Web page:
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A Favorite Fall Treat – Caramel Apples!

One of my very favorite things about fall is crisp, delicious apples… and of course making caramel apples out of them! Caramel apples are a favorite fall treat. They are festive, delicious, and fun to make.

The Nutritional Benefits

You and your entire family can enjoy a delicious, caramel apple and feel good about it. Why? The apple you are eating provides numerous, healthy benefits you won’t get from other sweet treats like candy and cookies. In addition, caramel apples offer protein, antioxidant phytonutrients, and dietary fiber. The average caramel apple has 160 calories and about 28 grams of sugar. This amount of sugar may seem like a lot, but it’s about the same amount you find in a container of fruit yogurt.

Secrets to Caramel Apple Success:

Fresh Crisp Apples

Buy fresh crisp apples. Most people prefer Granny Smith apples, but any crisp apples will taste great.

Remove the Wax

Always work with apples without a waxed coating. If you buy apples with wax, here are some wax removal techniques I found online:

  • Scrub the apple skins with a brand new green scouring pad under warm water;
  • Dip apples in boiling water for just a moment and then immediately wipe the wax off;
  • Create a paste with baking soda and water and give the apples a rub down with it; or
  • Prepare a bowl with 4-5” of lukewarm water. Add 2 tablespoons each of lemon juice and baking soda; mix well. Add apples to the water, then, use a gentle veggie brush to clean the apples.

Rinse and Dry

With each of the above techniques, rinse the apples well and completely dry them.


Chill the apples at least 30 minutes in the fridge before coating them.

Prepare the Caramel

Make the caramel. It is definitely worth the extra time it takes to make homemade caramel. Let it sit on the stove for about 8 minutes to cool slightly before dipping the apples. You may need to warm the caramel more from time to time,

Get Dipping

Remove the stems, and insert the sticks into the cold apples. Set the apple down on a flat surface and then put the stick in perpendicular to the apple. Place them on a cookie sheet lined with parchment or a silicone baking mat. Waxed paper and foil stick to the caramel. Now dry the juice from the apple after inserting stick or it will dilute the caramel and leave a bubbly, wet hole on top later.

Keep apples fresh longer by dipping the caramel to coat the entire apple, including about 1/4″ of the stick. It seals the apple where the stick is inserted. Prevent the caramel from pooling at the bottom of the apple by letting it drip off and then scrape the bottom of the apple leaving only a tiny amount of caramel.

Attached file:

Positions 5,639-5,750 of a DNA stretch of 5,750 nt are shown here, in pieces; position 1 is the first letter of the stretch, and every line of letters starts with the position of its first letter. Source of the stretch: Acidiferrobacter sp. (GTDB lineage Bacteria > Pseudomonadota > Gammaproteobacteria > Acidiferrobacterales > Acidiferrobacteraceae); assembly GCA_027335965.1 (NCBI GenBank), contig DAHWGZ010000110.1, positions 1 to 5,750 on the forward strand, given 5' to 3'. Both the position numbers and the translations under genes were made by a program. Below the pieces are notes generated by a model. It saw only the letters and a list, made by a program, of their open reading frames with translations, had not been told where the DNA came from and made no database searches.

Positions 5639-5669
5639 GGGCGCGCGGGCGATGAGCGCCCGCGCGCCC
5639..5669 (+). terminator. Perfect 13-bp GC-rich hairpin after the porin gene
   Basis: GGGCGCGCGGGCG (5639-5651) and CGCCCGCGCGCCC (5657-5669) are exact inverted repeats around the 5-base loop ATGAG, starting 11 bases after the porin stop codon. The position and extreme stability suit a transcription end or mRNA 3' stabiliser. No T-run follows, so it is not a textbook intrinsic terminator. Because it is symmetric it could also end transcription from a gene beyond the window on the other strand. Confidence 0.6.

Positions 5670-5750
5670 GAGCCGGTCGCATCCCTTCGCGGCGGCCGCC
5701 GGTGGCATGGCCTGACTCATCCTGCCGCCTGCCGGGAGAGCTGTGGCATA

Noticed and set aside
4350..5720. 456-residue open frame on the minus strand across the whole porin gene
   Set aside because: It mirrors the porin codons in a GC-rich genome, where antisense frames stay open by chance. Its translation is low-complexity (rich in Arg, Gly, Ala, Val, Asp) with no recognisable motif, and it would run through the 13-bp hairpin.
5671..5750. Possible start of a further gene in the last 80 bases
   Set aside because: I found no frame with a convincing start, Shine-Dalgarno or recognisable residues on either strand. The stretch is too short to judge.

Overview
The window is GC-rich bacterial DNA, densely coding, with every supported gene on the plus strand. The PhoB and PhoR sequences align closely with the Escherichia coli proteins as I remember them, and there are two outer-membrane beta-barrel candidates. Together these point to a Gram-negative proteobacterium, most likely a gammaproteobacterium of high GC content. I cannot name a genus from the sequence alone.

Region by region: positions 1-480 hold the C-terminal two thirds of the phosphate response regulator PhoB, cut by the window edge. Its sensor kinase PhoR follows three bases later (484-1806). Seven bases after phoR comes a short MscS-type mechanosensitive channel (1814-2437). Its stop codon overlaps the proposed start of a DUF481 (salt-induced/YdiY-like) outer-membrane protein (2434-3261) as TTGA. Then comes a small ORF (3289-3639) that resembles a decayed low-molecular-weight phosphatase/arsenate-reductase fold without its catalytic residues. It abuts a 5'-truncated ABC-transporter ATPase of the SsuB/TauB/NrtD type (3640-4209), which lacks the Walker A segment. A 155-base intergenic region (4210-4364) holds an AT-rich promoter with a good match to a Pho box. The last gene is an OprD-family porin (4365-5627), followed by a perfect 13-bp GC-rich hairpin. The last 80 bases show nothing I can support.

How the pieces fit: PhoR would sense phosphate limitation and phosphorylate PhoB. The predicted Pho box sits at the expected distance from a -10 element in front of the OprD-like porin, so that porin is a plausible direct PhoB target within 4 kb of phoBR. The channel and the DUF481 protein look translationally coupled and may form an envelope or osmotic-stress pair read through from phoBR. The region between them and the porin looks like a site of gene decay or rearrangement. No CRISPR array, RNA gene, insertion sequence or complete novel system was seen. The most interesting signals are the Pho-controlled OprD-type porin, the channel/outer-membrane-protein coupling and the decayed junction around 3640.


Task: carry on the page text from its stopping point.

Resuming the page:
After dipping your apple in the caramel, tip it upside down for a few seconds. This will help prevent “puddling” at the base of your apple. Then place the apples on the lined baking sheet and place in the fridge to chill for 15 minutes. If the caramel puddles, fold and shape it under the apple, or cut it off with clean kitchen scissors.

Embellish with Toppings

After the caramel cools, you can also dip the apples in chocolate, use a rubber spatula to spread chocolate onto the caramel, or drizzle the chocolate on from the top of the apple and let it drip down.

If you want a topping on the caramel or chocolate, refrigerate the coated apple for a minute or two to allow it to set-up just a bit, however not so much that the toppings can’t adhere!

When you use nuts and other embellishing confections, they should be small so that they are less likely to slide down or fall off the caramel or chocolate. You might need to push the topping back up and gently press into the caramel or chocolate.

Topping Options

Creative toppings put a sweet spin on this juicy fall fruit. Options are unlimited, but here are some proven favorites: crushed cookies, candy bar pieces, crushed mints, mini marshmallows, crushed graham crackers, chopped nuts, chopped brown sugar nuts, crushed pretzel or potato chips, mini chocolate or flavored chips, sprinkles, cinnamon-sugar mix, granola, seeds, diced dried fruit, trail mix, coconut, and sea or kosher salt.


Store finished apples uncovered in refrigerator if not bagged/boxed. If storing in cellophane bags, don’t keep them in the refrigerator because they will sweat when taken it out of the refrigerator. Apples will be good for up to a week in bags/boxes at room temperature.

Cut Into the Sweetness

Cut a caramel apple using an apple slicer when it is at room temperature. Note: the sliced apples will eventually start to brown, so don’t cut it too far in advance.

The gooey goodness of a caramel apple is a sure sign fall has arrived. When was the last time you ate a caramel apple? In addition to getting the luscious flavor of the caramel, you also get a number of health benefits from the apple!


Caramel Apples

Contact Our Expert!


Extension Educator:
Vicki Hayman – (307) 746-3531

University of Wyoming Extension

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Extension Educator:
Vicki Hayman – (307) 746-3531

University of Wyoming Extension

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Issued in furtherance of extension work, acts of May 8 and June 30, 1914, in cooperation with the U.S. Department of Agriculture. Kelly Crane, Director, University of Wyoming Extension, College of Agriculture and Natural Resources, University of Wyoming Extension, University of Wyoming, Laramie, Wyoming 82071.

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